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Earning an international reputation: Financial Times’ ranking for best Master’s in Management programme

28.10.2019Comments are closed.

The International Master in Business and Organisation (IMB) programme was featured in 2018 for the first time the prestigious Financial Times’ ranking of the world’s best “Master’s in Management” programmes. The programme was featured also in Financial Times’ ranking of the world’s best “Master’s in Management” programmes in 2019. Boasting a 25-year tradition, the programme is considered one of the most established master’s programmes in Southeast Europe. Former and current heads of the programme, Dr Janez Prašnikar and Dr Polona Domadenik, talk about the distinctive features of the programme which are main fundamentals for its success.

Dr Janez Prašnikar
Full professor, School of Economics and Business, University of Ljubljana (SEB LU), former Head of the International Master’s in Business and Organisation (IMB) programme

Dr Polona Domadenik
Full professor, School of Economics and Business, University of Ljubljana (SEB LU), current Head of the International Master’s in Business and Organisation (IMB) programme

What was your inspiration when designing the International Master in Business and Organisation (IMB) programme 25 years ago? What were the main developments of the programme over the years?

Janez Prašnikar: Back then I had an opportunity to discover an advanced way of education at University of California, Berkeley and asked to myself why wouldn’t we have something like that? The idea of implementing such a programme in the Slovenian environment struck me. The times were different back then. You had to know what you wanted to change and how to implement it, but also had to be persistent and eager for hard work in order to realize ideas. After the former Yugoslavia fell apart, I decided to attempt establishing the IMB programme. At that time SEB LU was very adaptive and followed the development of universities from the West. The idea was to include prominent foreign and domestic professors – some of them have been a part of the programme since its very beginnings, and have always supported and reinforced it. The programme went through different obstacles, which were not always of an internal nature. If I recapitulate, I ran the programme for 25 years with 24 generations. I can proudly reminisce and claim that the idea I came up with was eventually successful.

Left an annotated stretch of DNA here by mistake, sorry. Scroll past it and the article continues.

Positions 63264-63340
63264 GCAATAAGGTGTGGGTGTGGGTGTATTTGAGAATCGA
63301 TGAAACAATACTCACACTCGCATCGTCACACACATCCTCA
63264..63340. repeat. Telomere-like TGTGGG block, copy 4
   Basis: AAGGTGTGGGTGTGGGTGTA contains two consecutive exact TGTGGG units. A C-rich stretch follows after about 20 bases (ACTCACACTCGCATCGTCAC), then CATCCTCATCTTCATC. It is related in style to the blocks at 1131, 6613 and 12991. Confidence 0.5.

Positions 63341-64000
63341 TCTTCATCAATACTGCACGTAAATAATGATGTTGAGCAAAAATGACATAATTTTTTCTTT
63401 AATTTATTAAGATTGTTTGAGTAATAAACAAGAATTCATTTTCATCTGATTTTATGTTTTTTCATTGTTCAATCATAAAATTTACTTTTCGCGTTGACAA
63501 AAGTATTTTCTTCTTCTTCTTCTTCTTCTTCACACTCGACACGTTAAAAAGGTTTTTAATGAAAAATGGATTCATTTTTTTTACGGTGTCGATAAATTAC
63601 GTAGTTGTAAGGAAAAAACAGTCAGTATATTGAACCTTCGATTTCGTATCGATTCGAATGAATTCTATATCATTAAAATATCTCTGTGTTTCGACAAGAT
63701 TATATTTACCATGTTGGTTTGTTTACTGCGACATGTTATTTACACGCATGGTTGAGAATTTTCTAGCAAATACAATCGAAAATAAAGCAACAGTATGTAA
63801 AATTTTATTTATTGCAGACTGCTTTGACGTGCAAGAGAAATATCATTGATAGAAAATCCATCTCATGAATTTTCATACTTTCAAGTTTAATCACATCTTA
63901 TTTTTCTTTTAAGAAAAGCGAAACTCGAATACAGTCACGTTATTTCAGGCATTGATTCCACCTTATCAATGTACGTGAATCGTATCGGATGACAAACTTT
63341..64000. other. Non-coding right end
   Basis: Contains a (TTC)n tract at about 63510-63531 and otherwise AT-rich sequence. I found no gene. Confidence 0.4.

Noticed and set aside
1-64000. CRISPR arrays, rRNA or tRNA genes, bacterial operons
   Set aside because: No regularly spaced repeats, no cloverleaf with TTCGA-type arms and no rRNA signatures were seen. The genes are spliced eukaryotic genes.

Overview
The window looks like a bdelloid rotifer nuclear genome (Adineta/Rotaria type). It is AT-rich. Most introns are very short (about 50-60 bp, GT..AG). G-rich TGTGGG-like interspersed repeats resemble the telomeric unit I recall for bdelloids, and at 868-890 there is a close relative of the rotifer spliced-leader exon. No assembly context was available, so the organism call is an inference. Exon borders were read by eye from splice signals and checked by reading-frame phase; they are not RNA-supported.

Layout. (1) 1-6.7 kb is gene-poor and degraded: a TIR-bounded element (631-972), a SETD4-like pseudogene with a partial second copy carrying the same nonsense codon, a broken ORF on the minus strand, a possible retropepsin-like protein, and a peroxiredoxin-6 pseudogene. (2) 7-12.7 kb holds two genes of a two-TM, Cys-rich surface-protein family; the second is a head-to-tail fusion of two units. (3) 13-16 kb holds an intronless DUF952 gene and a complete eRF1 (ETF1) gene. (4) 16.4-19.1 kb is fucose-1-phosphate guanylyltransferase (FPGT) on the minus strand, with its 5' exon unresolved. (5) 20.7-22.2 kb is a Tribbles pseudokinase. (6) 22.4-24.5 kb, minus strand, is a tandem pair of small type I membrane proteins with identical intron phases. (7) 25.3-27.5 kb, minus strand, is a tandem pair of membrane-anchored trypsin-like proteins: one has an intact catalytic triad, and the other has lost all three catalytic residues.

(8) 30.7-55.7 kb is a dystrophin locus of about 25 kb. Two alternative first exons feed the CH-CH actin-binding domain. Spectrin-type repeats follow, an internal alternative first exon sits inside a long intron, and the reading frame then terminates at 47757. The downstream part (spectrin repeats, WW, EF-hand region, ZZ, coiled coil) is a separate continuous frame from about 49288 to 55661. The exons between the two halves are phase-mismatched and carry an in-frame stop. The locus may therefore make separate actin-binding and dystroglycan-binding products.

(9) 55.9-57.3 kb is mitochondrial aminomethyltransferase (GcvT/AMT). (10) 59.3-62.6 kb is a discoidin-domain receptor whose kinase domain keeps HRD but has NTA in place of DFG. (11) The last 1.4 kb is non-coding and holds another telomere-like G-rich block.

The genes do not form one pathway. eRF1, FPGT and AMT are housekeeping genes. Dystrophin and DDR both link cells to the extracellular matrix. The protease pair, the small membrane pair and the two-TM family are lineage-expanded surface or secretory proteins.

Polona Domadenik: The biggest change over the last decade was the introduction of the new specialization, Technology Management, which is unique in the region. Also, the content of two other specializations, Digital Marketing and Finance, is changing on a yearly basis. The programme itself promotes working on case studies with companies on the content and business issues that are most relevant for the business community in that specific period. In last year’s programme we also included several personal development workshops and courses aimed at leading yourself and others. Personal counselling based on a psychological test gives students an in-depth understanding of their strengths and weaknesses, and helps them plan their future career path and make life decisions.

The content of the programme is changing continuously in order to provide cutting-edge knowledge to students each year. What is your inspiration when designing each year’s content of the programme?

Polona Domadenik: The IMB programme is the outcome of many years of dedicated work by Dr Prašnikar, who has successfully brought to life the vision of high-quality business education from the international arena to Slovenia, while also linking the programme with the Portorož Business Conference which constitutes the first chance for students to have their first serious contact with the business world.

Being featured in the prestigious Financial Times’ Global Masters in Management ranking is a huge success and the acknowledgement of the high quality of the programme. What is your advice to other schools, what path should they take to feature their programmes in the Financial Times ranking? Also, what do you expect to be the long-term outcomes of this recognition?

Janez Prašnikar: By including the IMB programme in the Financial Times ranking of the top 100 Master’s in Management programmes in the world, SEB LU and the University of Ljubljana have both been awarded with a great accolade. This is the result of the hard work of all those who have participated in the programme over the last 25 years. Such success is at the same time a special challenge for the future. I am certain the programme will also be successful in the years to come.

Polona Domadenik: Being included in this ranking not only brings great honour, but also a responsibility vis-à-vis the current and all future generations of graduates.

Janez Prašnikar: To be specific, when we decided to pursue the ranking my concern was that in certain areas we would not be competitive enough, especially the ones which were requested specifically for the ranking. Polona set herself to it very courageously. She was the one to start the process. On the other hand, the students proved that they deserve the award.